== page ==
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Intergenerational Transmission of Educational Attainment in Germany: The Last Five Decades

  • Heineck, Guido

    ()

    (University of Bamberg)

  • Riphahn, Regina T.

    ()

    (University of Erlangen-Nuremberg)

Over the last decades the German education system underwent numerous reforms in order to improve "equality of opportunity", i.e. to guarantee all pupils equal access to higher education. At the same time internationally comparative evidence yields that Germany features particularly low intergenerational mobility with respect to educational attainment. This study investigates the development in intergenerational education mobility in Germany for the birth cohorts 1929 through 1978 and tests whether the impact of parental background on child educational outcomes changed over time. In spite of massive public policy interventions and education reforms our results yield no significant reduction in the role of parental background for child outcomes over the last decades.

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Paper provided by Institute for the Study of Labor (IZA) in its series IZA Discussion Papers with number 2985.

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Length: 40 pages
Date of creation: Aug 2007
Date of revision:
Publication status: published in: Jahrbücher für Nationalökonomie und Statistik, 2009, 229 (1), 36-60
Handle: RePEc:iza:izadps:dp2985
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  14. Jo Blanden & Stephen Machin, 2013. "Educational Inequality and The Expansion of UK Higher Education," Scottish Journal of Political Economy, Scottish Economic Society, vol. 60(5), pages 578-596, November.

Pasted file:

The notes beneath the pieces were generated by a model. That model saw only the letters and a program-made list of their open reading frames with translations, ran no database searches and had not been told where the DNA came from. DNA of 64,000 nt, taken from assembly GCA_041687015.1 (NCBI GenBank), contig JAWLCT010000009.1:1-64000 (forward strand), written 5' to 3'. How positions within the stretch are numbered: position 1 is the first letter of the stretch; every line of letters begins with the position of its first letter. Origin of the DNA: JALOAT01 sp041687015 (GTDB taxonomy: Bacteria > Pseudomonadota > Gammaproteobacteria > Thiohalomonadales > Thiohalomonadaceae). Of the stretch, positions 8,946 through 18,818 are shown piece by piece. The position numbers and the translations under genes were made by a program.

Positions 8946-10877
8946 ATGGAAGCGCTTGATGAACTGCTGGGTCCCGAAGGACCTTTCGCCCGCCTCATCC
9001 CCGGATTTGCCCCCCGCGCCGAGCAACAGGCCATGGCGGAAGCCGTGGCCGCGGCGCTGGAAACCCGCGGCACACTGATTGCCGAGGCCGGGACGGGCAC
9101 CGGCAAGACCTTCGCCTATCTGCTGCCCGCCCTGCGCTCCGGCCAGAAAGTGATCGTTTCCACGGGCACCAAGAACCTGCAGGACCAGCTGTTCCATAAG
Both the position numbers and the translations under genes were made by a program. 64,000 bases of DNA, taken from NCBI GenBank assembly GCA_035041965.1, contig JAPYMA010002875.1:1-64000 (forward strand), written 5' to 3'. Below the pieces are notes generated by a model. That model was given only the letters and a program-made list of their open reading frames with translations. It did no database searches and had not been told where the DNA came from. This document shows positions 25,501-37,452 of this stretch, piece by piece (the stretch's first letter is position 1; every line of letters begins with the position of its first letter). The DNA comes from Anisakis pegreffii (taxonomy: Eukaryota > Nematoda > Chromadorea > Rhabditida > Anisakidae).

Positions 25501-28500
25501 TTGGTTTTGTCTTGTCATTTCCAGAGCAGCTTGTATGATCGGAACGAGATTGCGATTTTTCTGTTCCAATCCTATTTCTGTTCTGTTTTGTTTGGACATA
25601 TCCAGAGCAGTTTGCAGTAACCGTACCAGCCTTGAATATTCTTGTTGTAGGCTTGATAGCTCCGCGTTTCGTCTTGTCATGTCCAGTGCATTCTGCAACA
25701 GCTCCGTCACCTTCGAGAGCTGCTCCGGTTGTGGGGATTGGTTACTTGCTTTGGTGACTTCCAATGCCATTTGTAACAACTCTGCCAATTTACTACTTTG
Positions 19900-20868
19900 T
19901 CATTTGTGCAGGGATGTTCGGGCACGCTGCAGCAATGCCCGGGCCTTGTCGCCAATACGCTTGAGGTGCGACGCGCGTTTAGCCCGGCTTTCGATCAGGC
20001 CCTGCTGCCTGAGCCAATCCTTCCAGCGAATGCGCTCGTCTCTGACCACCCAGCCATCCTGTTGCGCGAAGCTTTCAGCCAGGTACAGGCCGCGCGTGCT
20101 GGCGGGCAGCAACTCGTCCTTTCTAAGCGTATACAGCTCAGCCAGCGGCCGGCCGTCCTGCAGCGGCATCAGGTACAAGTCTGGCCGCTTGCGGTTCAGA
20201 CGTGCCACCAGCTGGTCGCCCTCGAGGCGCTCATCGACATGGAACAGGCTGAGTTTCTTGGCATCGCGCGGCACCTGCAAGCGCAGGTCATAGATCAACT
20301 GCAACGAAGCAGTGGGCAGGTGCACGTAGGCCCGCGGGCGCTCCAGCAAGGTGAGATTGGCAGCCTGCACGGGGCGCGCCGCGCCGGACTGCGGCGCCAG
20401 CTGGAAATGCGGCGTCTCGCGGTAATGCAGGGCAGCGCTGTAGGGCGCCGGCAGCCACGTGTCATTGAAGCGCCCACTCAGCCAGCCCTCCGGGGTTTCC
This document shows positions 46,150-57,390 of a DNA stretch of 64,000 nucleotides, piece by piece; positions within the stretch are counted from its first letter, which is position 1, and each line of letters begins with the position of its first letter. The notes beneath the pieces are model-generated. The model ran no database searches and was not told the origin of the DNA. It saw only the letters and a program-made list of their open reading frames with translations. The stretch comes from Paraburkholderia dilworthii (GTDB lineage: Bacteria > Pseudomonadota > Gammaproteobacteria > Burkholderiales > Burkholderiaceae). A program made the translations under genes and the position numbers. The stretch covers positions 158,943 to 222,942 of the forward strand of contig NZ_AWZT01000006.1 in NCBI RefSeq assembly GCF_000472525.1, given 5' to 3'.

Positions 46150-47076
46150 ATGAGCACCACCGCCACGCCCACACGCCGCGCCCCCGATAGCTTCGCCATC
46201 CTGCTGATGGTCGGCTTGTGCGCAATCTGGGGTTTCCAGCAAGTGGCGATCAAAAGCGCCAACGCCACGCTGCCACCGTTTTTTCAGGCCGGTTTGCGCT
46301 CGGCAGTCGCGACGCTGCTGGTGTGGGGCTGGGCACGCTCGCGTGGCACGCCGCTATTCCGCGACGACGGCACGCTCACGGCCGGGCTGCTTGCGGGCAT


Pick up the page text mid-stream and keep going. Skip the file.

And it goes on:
15. Arnaud Chevalier & Kevin Denny & Dorren McMahon, 2003. "A Multi-Country Study of Inter-Generational Educational Mobility," Working Papers 200314, School of Economics, University College Dublin.
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  20. Stephen V. Cameron & James J. Heckman, 1998. "Life Cycle Schooling and Dynamic Selection Bias: Models and Evidence for Five Cohorts of American Males," Journal of Political Economy, University of Chicago Press, vol. 106(2), pages 262-333, April.
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  23. Samuel Bowles & Herbert Gintis, 2002. "The Inheritance of Inequality," Journal of Economic Perspectives, American Economic Association, vol. 16(3), pages 3-30, Summer.
  24. Anton L. Flossmann & Winfried Pohlmeier, 2006. "Casual Returns to Education: A Survey on Empirical Evidence for Germany," Journal of Economics and Statistics (Jahrbuecher fuer Nationaloekonomie und Statistik), Justus-Liebig University Giessen, Department of Statistics and Economics, vol. 226(1), pages 6-23, January.
  25. Ermisch, John & Francesconi, Marco, 2001. "Family Matters: Impacts of Family Background on Educational Attainments," Economica, London School of Economics and Political Science, vol. 68(270), pages 137-56, May.
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  27. Piketty, Thomas, 2000. "Theories of persistent inequality and intergenerational mobility," Handbook of Income Distribution, in: A.B. Atkinson & F. Bourguignon (ed.), Handbook of Income Distribution, edition 1, volume 1, chapter 8, pages 429-476 Elsevier.
  28. Arnaud Chevalier & Kevin Denny & Dorren McMahon, 2003. "A multi-country study of inter-generational educational mobility," Working Papers 10197/1105, School of Economics, University College Dublin.
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